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Keeler's seminal paper on the spectroscopic observation of nebulae

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Paul Luckas's picture
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Keeler's seminal paper on the spectroscopic observation of nebulae

I’ve recently stumbled upon the wonderful 1894 paper by non other than James Keeler entitled Spectroscopic Observations of Nebulae. Members who may have read The Day We Found the Universe by Marcia Bartusiak, and are interested in spectroscopy, will find it particularly entertaining. This was an age where we had not yet unravelled the true size of the universe (the mystery of the ‘spiral nebulae’) let alone atomic theory. In his paper, Keeler details the observational techniques and results of his ground breaking efforts at Lick Observatory in a wonderfully engaging dialogue. The Summary of Results at the end of the paper is particularly fascinating in light of the times.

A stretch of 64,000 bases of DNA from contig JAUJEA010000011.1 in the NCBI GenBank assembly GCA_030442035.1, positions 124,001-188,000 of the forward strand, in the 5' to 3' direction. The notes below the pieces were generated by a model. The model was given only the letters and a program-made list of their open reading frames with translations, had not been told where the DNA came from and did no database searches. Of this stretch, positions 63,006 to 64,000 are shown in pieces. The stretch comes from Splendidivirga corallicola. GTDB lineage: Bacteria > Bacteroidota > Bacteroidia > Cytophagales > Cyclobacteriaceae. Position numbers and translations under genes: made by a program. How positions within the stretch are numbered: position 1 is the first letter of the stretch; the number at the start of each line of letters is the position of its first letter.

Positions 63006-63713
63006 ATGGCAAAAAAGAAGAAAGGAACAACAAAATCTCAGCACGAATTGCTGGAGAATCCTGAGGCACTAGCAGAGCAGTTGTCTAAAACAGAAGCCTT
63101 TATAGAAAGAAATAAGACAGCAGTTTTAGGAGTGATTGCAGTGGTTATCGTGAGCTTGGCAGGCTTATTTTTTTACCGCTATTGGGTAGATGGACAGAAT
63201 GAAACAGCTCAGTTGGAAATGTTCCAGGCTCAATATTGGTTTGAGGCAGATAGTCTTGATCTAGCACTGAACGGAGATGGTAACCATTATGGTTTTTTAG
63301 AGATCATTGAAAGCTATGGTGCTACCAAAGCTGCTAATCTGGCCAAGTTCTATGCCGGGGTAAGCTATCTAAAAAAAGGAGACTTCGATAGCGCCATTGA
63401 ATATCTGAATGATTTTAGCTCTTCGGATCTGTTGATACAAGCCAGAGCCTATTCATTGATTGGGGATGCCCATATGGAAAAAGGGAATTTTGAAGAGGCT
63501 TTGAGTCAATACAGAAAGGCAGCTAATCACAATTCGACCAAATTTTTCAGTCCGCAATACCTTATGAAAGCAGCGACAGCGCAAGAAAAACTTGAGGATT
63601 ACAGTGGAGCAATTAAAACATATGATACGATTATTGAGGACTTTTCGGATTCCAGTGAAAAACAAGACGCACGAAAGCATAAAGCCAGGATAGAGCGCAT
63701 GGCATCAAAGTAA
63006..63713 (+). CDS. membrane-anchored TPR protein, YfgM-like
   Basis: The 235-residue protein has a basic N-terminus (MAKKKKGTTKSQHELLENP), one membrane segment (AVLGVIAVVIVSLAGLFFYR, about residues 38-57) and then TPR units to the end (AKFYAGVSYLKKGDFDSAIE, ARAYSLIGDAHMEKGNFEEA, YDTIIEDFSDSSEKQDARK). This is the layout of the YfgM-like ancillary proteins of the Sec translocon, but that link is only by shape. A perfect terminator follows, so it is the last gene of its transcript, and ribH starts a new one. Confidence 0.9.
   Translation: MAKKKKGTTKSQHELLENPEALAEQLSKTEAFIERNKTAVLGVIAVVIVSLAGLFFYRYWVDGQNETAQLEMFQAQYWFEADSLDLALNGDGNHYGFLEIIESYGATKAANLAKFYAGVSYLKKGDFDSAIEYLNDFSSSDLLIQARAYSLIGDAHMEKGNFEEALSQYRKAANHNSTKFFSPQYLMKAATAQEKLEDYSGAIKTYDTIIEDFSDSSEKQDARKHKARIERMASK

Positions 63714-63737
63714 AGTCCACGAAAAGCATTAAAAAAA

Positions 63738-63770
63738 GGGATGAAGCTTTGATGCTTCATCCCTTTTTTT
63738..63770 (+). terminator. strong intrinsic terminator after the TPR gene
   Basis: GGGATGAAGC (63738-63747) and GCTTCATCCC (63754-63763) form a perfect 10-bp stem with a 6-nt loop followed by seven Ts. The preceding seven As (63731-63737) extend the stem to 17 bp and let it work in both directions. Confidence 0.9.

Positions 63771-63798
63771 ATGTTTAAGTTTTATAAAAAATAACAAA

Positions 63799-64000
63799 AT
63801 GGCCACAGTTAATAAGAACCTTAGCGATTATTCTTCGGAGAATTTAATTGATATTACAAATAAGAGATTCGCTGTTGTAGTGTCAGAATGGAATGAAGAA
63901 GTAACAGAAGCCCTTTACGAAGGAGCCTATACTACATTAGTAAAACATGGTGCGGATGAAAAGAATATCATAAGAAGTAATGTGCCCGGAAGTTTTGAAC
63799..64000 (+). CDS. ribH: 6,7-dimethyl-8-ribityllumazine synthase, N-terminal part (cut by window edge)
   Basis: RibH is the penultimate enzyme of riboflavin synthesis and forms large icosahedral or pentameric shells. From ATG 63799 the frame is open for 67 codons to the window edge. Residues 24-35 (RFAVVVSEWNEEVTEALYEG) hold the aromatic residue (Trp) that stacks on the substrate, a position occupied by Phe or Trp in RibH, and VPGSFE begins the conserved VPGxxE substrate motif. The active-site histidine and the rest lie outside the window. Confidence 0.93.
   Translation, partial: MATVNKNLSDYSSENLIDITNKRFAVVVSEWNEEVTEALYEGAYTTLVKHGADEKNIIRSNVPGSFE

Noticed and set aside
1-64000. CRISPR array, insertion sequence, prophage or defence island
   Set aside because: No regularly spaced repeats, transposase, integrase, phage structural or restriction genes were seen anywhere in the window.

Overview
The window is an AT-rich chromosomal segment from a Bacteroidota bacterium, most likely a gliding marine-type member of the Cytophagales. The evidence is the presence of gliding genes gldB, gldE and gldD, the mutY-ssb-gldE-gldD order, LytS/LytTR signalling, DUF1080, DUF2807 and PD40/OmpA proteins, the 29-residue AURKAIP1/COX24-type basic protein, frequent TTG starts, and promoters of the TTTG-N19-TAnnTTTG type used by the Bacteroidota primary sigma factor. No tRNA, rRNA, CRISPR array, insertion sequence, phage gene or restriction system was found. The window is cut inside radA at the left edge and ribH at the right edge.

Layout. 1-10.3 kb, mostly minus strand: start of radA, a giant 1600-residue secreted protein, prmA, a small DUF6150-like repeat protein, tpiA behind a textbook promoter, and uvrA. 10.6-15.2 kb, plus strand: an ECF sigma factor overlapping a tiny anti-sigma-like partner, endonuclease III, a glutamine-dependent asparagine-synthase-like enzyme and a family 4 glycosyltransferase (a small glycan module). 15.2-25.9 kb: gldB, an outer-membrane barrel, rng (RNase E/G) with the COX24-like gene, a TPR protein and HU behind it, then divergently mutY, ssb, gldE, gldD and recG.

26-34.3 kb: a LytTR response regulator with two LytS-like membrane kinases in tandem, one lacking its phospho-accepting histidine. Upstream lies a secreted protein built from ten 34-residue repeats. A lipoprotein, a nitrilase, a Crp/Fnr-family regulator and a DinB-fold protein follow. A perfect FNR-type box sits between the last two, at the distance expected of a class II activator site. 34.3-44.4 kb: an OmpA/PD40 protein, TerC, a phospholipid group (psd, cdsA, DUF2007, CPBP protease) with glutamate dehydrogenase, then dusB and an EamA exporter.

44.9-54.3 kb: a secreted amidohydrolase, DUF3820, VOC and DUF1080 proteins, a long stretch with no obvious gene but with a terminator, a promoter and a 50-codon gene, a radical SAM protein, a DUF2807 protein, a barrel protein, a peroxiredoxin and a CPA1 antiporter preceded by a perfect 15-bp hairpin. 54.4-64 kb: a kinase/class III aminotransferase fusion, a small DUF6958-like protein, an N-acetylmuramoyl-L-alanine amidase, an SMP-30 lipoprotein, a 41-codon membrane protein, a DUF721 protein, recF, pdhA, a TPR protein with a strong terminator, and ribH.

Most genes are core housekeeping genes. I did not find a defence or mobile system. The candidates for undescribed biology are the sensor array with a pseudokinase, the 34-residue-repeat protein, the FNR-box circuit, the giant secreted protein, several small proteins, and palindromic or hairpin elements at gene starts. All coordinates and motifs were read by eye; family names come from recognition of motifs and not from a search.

A link can be found here:

Keeler, J. E. (1894). Spectroscopic observations of nebulae made at Mount Hamilton, California with the thirty-six inch refractor of the Lick Observatory. Publications of Lick Observatory, 3, 161–231.

allenhugh10's picture
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Thanks Paul, a fascinating

Thanks Paul, a fascinating link. I shall enjoy reading that :)

Cheers

Hugh

Robin Leadbeater's picture
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William Huggins' Atlas

Fascinating. The description of the slanted lines in Jupiter's spectrum due to rotation is familiar. It was one of the first things I looked at when I built my LHIRES III !

Ken Harrison recently pointed me to an on line version of another interesting historic document

"An Atlas of Representative Stellar Spectra 4870 to 3300"   William Huggins published 1899

http://www.e-rara.ch/zut/content/titleinfo/15851436

An interesting parallel to Richard Walkers publication 

Cheers

Robin

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William Huggins' Atlas

Robin,

Thanks for the reference to Huggins' publication. His description of his equipment and his early visual spectroscopic observations is fascinating. His efforts to reliably calibrate his spectra are positively heroic. You get a real sense of his excitement in discovering the nature of the objects he was observing spectroscopically for the first time. He was one of the first to attempt to classify spectra in a systematic way. You can also sense his competitiveness in promoting his discoveries. It's a great read.

David